In the early 1300's the Duke of Athens wanted to become prince of Florence. The "signory" of the city wrote to him about the nature of freedom and warned him that even a benevolent dictatorship was incompatible with freedom. They would not confront him by force, but they were warning him that he would have to hold power primarily by force.
"... You are endeavoring to reduce to slavery a city that has always existed in freedom; for the authority which we have at times conceded to the kings of Naples was companionship and not servitude.
"Have you considered the mighty things which the name of liberty implies to such a city as this, and how delightful it is to those who hear it? It has a power which nothing can subdue, time cannot wear away, nor can any degree of merit in a prince countervail the loss of it.
"Consider, my lord, how great the force must be that can keep a city like this in subjection, no foreign aid would enable you to do it; neither can you confide in those at home; for they who are at present your friends, and advise you to adopt the course you now pursue, as soon as with your assistance they have overcome their enemies, will at once turn their thoughts toward effecting your destruction, and then take the government upon themselves. The plebeians, in whom you confide, will change upon any accident, however trivial; so that in a very short time you may expect to see the whole city opposed to you, which will produce both their ruin and your own.
"Nor will you be able to find any remedy for this; for princes who have but few enemies may make their government very secure by the death or banishment of those who are opposed to them; but when the hatred is universal, no security whatever can be found, for you cannot tell from what direction the evil may commence; and he who has to apprehend every man his enemy cannot make himself assured of anyone. And if you should attempt to secure a friend or two, you would only increase the dangers of your situation; for the hatred of the rest would be increased by your success, and they would become more resolutely disposed to vengeance.
"That time can neither destroy nor abate the desire for freedom is most certain; for it has been often observed, that those have re-assumed their liberty who in their own persons had never tasted of its charms, and love it only from remembrance of what they have heard their fathers relate; and, therefore, when recovered, have preserved it with indomitable resolution and at every hazard. And even when their fathers could not remember it, the public buildings, the halls of the magistracy, and the insignia of free institutions, remind them of it; and these things cannot fail to be known and greatly desired by every class of citizens.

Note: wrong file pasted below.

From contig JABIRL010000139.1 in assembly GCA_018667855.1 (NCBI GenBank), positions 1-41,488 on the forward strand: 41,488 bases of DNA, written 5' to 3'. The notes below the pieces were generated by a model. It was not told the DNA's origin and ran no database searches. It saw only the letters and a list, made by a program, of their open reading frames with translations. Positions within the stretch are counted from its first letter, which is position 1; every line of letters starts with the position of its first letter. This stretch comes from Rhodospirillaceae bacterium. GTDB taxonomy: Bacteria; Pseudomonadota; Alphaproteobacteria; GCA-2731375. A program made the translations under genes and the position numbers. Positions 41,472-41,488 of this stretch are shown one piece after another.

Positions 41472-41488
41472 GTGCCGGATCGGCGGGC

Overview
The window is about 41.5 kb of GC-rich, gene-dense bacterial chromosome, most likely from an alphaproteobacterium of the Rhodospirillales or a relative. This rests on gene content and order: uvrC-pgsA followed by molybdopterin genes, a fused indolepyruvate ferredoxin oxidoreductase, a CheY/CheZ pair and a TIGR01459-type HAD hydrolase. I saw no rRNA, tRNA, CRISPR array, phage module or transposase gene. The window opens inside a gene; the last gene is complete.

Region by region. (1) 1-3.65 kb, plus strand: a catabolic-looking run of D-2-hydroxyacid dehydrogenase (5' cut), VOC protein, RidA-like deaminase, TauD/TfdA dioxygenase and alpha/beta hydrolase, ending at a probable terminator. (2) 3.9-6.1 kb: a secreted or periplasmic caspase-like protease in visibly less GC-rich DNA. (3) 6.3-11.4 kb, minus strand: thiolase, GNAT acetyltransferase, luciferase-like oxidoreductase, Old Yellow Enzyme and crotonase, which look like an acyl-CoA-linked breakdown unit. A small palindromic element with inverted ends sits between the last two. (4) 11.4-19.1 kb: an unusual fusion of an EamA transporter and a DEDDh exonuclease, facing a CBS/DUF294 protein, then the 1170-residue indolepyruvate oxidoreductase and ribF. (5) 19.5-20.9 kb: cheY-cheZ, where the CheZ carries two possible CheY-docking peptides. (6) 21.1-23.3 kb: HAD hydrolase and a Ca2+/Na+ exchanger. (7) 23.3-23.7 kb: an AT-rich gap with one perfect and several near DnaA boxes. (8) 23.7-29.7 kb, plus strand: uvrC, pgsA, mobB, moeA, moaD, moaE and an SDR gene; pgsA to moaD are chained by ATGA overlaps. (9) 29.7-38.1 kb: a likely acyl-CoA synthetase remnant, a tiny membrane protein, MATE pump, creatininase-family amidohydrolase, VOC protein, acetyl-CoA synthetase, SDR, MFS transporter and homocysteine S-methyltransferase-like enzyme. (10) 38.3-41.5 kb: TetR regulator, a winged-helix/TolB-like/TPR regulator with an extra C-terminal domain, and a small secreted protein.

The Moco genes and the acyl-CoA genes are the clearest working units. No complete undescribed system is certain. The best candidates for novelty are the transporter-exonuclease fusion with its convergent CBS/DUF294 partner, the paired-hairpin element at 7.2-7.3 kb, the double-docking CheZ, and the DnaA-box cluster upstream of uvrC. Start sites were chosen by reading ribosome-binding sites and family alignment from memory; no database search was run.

"What is it you imagine you can do, that would be an equivalent for the sweets of liberty, or make men lose the desire of their present conditions? No; if you were to join the whole of Tuscany to the Florentine rule, if you were to return to the city daily in triumph over her enemies, what could it avail? The glory would not be ours, but yours. We should not acquire fellow-citizens, but partakers of our bondage, who would serve to sink us still deeper in ignominy.
"And if your conduct were in every respect upright, your demeanor amiable, and your judgments equitable, all these would be insufficient to make you beloved. If you imagine otherwise, you deceive yourself; for, to one accustomed to the enjoyment of liberty, the slightest chains feel heavy, and every tie upon his free soul oppresses him.
"Besides, it is impossible to find a violent people associated with a good prince, for of necessity they must soon become alike, or their difference produce the ruin of one of them. You may, therefore, be assured, that you will either have to hold this city by force, to effect which, guards, castles, and external aid have oft been found insufficient, or be content with the authority we have conferred; and this we would advise, reminding you that no dominion can be durable to which the governed do not consent; and we have no wish to lead you, blinded by ambition, to such a point that, unable either to stand or advance, you must, to the great injury of both, of necessity fall."
(Source: "HISTORY OF FLORENCE AND OF THE AFFAIRS OF ITALY..." by Niccolo Machiavelli)